MS1: Recent SHM advances in Australia

Professor Tommy Chan, Queensland University of Technology, Australia
Dr Andy Nguyen, Queensland University of Technology, Australia

Structural Health Monitoring (SHM) is defined as the implementation of on-structure sensing systems to monitor the performance of the structure and evaluate its health state. For the last two decades SHM has been attracting enormous research efforts around the world because it targets at monitoring structural conditions to prevent catastrophic failure, and to provide quantitative data for engineers and infrastructure owners to have reliable structures and economical asset management plans.

The Australian Network of Structural Health Monitoring (ANSHM) was set up in 2009 to raise recognition of SHM in Australia and to facilitate knowledge transfer and application of this technology onto Australian civil infrastructure. Parallel with hosting SHMII-8 conference in Brisbane, ANSHM is pleased to announce that we will also organise a mini-symposium entitled

“Recent SHM advances in Australia” in this conference. Serving as the 9th ANSHM workshop, this mini-symposium aims to bring together all ANSHM members as well as other participants, for presentation and discussion on recent SHM research and application achievements around Australia.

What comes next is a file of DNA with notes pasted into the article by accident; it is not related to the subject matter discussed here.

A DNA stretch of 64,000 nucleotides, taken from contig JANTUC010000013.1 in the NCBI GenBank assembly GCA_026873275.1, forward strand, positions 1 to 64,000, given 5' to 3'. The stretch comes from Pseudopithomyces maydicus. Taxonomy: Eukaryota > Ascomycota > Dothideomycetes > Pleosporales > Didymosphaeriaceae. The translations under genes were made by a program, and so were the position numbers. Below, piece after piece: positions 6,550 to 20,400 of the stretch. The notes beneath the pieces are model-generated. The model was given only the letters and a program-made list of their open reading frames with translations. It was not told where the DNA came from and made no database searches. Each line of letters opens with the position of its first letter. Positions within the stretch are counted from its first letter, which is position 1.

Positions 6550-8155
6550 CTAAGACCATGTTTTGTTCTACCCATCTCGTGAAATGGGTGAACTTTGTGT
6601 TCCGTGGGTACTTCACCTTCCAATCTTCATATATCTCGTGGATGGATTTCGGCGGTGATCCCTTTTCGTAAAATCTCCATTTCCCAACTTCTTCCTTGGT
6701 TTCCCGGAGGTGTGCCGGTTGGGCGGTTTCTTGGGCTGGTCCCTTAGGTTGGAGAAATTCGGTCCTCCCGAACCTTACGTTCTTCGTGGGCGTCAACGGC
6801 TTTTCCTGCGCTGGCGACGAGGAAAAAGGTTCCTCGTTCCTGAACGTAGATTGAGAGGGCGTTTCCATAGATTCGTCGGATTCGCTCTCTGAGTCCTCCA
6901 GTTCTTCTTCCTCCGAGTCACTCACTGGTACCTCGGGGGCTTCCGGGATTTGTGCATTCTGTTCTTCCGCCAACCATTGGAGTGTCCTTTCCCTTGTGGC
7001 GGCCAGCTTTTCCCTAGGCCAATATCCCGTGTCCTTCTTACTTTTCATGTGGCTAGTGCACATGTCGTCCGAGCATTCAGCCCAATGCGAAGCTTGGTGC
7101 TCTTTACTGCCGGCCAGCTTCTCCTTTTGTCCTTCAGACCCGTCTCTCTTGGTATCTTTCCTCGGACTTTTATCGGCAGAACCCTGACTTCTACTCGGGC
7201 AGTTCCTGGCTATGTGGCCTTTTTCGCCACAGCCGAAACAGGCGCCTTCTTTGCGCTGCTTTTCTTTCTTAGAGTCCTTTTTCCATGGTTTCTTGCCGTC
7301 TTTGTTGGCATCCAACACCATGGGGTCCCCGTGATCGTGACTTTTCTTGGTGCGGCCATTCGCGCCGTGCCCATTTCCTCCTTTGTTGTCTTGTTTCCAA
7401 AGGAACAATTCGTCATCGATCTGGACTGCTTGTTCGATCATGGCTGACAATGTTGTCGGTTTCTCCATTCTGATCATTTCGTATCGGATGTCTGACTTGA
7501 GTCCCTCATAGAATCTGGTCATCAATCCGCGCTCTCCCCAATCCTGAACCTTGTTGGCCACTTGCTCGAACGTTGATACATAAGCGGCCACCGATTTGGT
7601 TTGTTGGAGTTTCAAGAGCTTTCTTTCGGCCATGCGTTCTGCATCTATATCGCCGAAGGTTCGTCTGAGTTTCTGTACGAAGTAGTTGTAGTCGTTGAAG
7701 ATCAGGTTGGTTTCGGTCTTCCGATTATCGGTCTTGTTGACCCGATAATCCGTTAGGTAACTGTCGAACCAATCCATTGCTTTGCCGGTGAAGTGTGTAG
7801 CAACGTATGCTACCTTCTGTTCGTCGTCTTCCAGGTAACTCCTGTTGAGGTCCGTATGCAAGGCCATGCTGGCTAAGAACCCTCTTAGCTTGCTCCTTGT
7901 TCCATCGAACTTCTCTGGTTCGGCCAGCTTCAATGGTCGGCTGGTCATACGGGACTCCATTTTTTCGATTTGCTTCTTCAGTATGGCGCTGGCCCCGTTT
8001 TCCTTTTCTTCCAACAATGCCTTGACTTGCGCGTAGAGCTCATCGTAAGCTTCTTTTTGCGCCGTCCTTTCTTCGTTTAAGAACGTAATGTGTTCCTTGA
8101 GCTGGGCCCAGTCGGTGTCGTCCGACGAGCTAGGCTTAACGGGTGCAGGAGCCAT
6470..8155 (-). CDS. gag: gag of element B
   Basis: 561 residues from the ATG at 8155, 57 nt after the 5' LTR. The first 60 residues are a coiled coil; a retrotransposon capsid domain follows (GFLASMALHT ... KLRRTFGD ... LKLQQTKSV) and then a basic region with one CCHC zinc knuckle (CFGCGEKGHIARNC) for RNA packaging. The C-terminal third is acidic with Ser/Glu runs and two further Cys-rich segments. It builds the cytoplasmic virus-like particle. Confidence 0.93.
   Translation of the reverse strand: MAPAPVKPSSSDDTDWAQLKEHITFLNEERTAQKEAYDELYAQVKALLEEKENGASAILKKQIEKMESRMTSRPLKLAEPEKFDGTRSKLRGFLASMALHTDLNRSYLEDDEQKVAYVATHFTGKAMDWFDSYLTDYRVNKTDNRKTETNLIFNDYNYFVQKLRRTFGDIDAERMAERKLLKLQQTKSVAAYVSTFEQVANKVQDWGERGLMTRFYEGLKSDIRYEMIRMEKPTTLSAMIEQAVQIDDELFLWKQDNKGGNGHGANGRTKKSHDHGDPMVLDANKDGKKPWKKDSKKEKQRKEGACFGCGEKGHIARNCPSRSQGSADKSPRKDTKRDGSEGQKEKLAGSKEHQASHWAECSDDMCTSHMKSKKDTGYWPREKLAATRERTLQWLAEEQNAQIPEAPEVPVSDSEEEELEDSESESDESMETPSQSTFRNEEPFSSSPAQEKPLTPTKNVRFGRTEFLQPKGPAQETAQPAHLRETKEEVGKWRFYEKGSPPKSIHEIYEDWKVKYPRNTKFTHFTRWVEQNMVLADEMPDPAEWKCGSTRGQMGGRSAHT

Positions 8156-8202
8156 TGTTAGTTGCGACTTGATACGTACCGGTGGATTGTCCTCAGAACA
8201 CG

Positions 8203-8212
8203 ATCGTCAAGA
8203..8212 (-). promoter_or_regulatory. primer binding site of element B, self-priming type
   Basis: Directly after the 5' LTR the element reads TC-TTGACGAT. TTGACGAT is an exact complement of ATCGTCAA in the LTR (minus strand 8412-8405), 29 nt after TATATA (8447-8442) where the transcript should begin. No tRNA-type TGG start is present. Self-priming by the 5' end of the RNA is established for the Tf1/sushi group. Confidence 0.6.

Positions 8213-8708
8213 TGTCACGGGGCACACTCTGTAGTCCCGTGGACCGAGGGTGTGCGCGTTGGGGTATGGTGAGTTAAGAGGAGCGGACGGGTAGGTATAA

MS2: Data-driven structural damage identification and performance assessment

Professor Ling Yu, Jinan University, China
Professor Ying Lei, Xiamen University, China
Professor Hua-Peng Chen, University of Greenwich, UK

Currently, the vibration-based structural damage identification (SDI) algorithms have been recognized and intensely studied as promising tools for monitoring structural conditions, detecting structural damage and assessing structural performance from a vast amount of monitoring data. One of the main categories of such algorithms is data-driven SDI techniques which extract features from measured data, identify structural damage and assess structural performance when manually or automatically interpreting the significance of potential changes in these features. This mini-symposium covers theoretical, computational and experimental work on data-driven structural damage identification and performance assessment technologies with possible applications in a wide range of engineering structures.


MS3: Temperature behaviour of structures

Yong Xia, Associate Professor, The Hong Kong Polytechnic University, Hong Kong S.A.R., China
You-lin Xu, Chair Professor, The Hong Kong Polytechnic University, Hong Kong S.A.R., China

Civil structures are generally exposed to varying temperature conditions. Temperature variations in structural components not only cause quasi-static responses (such as displacement and stress), but also lead to changes in vibration properties (such as frequencies, mode shapes, and damping). This mini-symposium will present the recent studies of structural temperature behaviour (both quasi-static and dynamic) via numerical, experimental, and field monitoring approaches. Condition assessment and system identification under varying temperature environment will also be addressed.